receiving the input audio waveform at the computer system,
wherein the calculating the pitch score step occurs substantially concurrently with receiving the input audio waveform at the computer system.
20. The computer-implemented method of claim 13, further comprising:
receiving the input audio waveform at the computer system,
wherein the producing the audiovisual effect step occurs substantially concurrently with receiving the input audio waveform at the computer system.
21. The computer-implemented method of claim 13, further comprising:
generating an output audio waveform by pitch shifting the input audio waveform as a function of the pitch score, the pitch score indicating a magnitude of pitch distance between the pitch estimate and the reference pitch of the candidate reference note,
wherein producing the audiovisual effect comprises outputting the output audio waveform.
22. The computer-implemented method of claim 21, wherein:
outputting the output audio waveform comprises outputting the output audio waveform to at least one of an audio data storage system or an audio playback system.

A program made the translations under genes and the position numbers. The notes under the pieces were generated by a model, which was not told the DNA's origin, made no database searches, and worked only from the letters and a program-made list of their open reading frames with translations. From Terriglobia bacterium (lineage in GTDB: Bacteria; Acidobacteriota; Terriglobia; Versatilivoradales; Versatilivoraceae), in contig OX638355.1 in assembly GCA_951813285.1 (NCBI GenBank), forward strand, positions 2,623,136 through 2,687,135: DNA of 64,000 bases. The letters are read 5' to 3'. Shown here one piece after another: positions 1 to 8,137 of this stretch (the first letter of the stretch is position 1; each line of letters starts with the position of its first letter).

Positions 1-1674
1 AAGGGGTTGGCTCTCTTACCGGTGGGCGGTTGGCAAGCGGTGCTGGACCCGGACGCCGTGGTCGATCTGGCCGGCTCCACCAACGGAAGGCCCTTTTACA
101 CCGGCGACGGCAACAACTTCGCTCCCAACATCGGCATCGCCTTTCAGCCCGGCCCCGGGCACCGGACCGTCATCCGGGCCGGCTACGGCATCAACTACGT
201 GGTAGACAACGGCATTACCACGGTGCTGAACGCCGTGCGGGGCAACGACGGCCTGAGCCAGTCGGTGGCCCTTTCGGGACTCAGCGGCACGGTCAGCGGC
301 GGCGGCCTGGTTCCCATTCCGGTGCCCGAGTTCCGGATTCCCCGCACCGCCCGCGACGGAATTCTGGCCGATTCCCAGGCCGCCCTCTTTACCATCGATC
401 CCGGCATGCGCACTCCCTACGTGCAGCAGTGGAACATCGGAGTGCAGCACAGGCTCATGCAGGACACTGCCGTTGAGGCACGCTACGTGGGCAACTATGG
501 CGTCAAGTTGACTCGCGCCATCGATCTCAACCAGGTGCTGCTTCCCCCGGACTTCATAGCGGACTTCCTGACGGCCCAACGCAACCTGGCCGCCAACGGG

23. The computer-implemented method of claim 13, further comprising:
calculating a pitch window around the pitch estimate as a function of a pitch window size, wherein:
calculating the pitch score as a function of the pitch estimate and the reference pitch of the candidate reference note comprises determining whether the reference pitch falls within the pitch window; and
producing the audiovisual effect comprises generating an output audio waveform by pitch shifting the input audio waveform as a function of the reference pitch only when the reference pitch falls within the pitch window.
24. The computer-implemented method of claim 23, further comprising:
receiving, from a user at the computer system via a graphical user interface, an adjustment to the pitch window size; and
adjusting the pitch window size according to the adjustment prior to calculating the pitch window.
25. The computer-implemented method of claim 24, further comprising:
receiving the input audio waveform at the computer system,
wherein the adjustment to the pitch window size is received substantially concurrently with receiving the input audio waveform at the computer system.
26. The computer-implemented method of claim 13, wherein correlating the temporal window using the processor to the portion of the reference track comprises:
playing at least a portion of the reference track while receiving the input audio waveform at the computer system from the acoustic audio source; and
maintaining a reference time according to a current playback position of the reference track, such that the reference time corresponds to the current time estimate.